On race day morning we drove to the finish area and got shuttled by volunteer to the Whistle Punk Trail head; I had two soft flasks of water and plenty of GU Gel. And as always, Dennis carried two water bottles in case I needed extra. It’s a fairly small local race, and we liked the vibe immediately. Couple runners came up to ask about the TRT shirt that Dennis was wearing. I found a spot to enjoy the warmth of sunshine and took a rare race selfie with Dennis since we were in the same distance this time. All these little things didn’t seem to be significant on that day, but now they are the most memorable moments from this race.

    We let the fast runners went out first, and just followed the conga line into the Whistle Punk with Dennis running ahead of me. I have always followed him every where we went because I always felt safe with him no matter the terrains or course, including when I couldn’t see with my contacts lenses problem at MUC50. He brought me back when I only had 10% of vision. The morning sun shined into the lavish fern-ed trails, and I immediately went “wow, this is so beautiful!” Around mile 1.5, Dennis jumped and screamed “Ahh!!!!” I thought that was from the excitement of seeing something, but within 5 secs I also screamed after a sharp pinch and pain on my left shoulder. We got stung by wasps just like Kilian!!!

    Originally I thought I would be running all by myself, and had asked for Strava data from the RD Syd hoping I wouldn’t get lost; and I thought I would be “lonely” running on PCT trails, but Dennis was  with me the whole time and we came across a handful of solo backpackers because it’s the right season, and we were running south while they were going north toward Canada. I started conducting “interview” to see how sane they were :-p. I would asked them “how long have you been on PCT?” “Do you know what day today is?” “When do you think you will get to Canada?” Dennis found that amusing and started guessing where the were from based on the accents and even asked them math question 🙂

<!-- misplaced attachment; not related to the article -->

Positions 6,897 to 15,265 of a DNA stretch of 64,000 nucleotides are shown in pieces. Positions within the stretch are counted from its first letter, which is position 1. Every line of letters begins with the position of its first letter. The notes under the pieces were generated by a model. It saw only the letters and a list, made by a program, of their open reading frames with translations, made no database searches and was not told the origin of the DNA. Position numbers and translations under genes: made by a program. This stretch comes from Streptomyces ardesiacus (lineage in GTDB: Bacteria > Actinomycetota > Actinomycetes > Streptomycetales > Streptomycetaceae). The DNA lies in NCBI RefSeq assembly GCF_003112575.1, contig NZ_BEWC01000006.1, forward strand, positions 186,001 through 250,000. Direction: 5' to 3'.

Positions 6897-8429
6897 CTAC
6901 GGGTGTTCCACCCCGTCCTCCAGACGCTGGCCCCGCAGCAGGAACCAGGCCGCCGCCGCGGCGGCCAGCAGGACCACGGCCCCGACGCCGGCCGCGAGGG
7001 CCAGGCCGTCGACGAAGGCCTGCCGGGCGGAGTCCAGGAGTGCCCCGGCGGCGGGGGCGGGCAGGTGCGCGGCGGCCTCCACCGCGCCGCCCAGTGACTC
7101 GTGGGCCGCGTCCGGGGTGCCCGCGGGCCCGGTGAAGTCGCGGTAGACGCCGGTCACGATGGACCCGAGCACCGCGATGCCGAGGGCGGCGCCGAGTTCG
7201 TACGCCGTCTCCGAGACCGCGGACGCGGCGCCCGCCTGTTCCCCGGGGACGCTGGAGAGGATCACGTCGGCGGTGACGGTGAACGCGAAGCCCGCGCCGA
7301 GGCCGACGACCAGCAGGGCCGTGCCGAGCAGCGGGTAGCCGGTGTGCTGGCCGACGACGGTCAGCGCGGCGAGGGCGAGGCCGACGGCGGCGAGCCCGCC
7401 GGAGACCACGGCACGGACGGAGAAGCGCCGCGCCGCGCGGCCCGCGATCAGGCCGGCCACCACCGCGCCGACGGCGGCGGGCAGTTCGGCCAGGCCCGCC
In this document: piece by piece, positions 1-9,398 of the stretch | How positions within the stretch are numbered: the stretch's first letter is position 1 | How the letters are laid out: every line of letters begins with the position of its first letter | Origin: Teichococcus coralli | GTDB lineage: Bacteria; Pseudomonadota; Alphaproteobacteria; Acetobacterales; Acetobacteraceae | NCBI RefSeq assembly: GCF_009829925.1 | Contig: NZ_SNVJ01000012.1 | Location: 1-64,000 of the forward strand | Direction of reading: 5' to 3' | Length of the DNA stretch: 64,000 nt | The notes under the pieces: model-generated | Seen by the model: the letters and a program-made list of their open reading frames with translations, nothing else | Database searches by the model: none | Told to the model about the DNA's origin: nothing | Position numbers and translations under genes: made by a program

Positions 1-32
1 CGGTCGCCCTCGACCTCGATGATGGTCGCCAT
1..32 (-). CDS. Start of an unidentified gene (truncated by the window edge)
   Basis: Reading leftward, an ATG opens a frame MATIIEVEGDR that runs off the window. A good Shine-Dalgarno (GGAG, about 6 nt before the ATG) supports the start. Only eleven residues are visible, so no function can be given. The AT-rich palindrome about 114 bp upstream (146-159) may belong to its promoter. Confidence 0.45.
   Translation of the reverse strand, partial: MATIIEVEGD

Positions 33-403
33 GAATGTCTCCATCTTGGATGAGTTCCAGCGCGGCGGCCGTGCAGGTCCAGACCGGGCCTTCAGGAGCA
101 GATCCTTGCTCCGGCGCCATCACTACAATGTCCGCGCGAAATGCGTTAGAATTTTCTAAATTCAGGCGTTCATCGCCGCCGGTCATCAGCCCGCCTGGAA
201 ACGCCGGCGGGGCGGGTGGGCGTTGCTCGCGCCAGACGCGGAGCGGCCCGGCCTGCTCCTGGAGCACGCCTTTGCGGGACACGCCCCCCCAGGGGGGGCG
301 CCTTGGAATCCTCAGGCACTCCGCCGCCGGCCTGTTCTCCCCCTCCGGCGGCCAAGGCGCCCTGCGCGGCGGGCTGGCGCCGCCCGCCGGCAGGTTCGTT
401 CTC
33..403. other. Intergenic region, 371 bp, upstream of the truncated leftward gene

We talked about those beacons or radio devices the backpackers were carrying and how they work, and I thought maybe I should get one for safety. Dennis said “you will be running with me all the time, so you will be safe. We don’t need it.” 🙁

    The trails were amazingly beautiful and unlike anything I have seen in California, ferns, berries, skinny tall trees (like Dennis), green forest, and the terrains were soft and cushiony to run. We stopped so many times to take pictures, and stood side by side to admire Mount Adam in the distance. Such amazing experience that we got to share together, and wouldn’t want it any other way.

    There was a 6hr hard cutoff at Three Corner Rock summit, and I worried that I wouldn’t make it. I told Dennis that if I miss the cutoff he should continue to finish the race, and I would try to get a ride back to the finish from one of the volunteers. He said hell no, I will never leave you no matter what. You are way more important than any race.” Once we got to the Three Corner Rock aid-station, it was very windy and chilly; I stayed at the a/s chatting with volunteers and a guy that’s dropping there, and I let Dennis went up to the summit to check out the rock and view. He disappeared into the fog with excitement but came back all disappointed. “There was no view, just all fogged up!” “Fake news!”  he frowned. 

    From there we started descending, but the trails actually became more challenging, because  we went through miles and miles of rocks! I am not sure how those rocks got there and I was pissed!! I asked Dennis “who put them here? do you think someone use explosive to blow them up?” My left ankle was not completely healed yet, and there was no way that I could run those sections. Dennis knew that I was becoming impatient, annoyed, defeated and disappointed with myself  because of so much walking, so he tried to cheer me up with silly jokes and also told me that he would train me techniques for difficult terrains like this, and We can come back running this again next year and you will do so well.”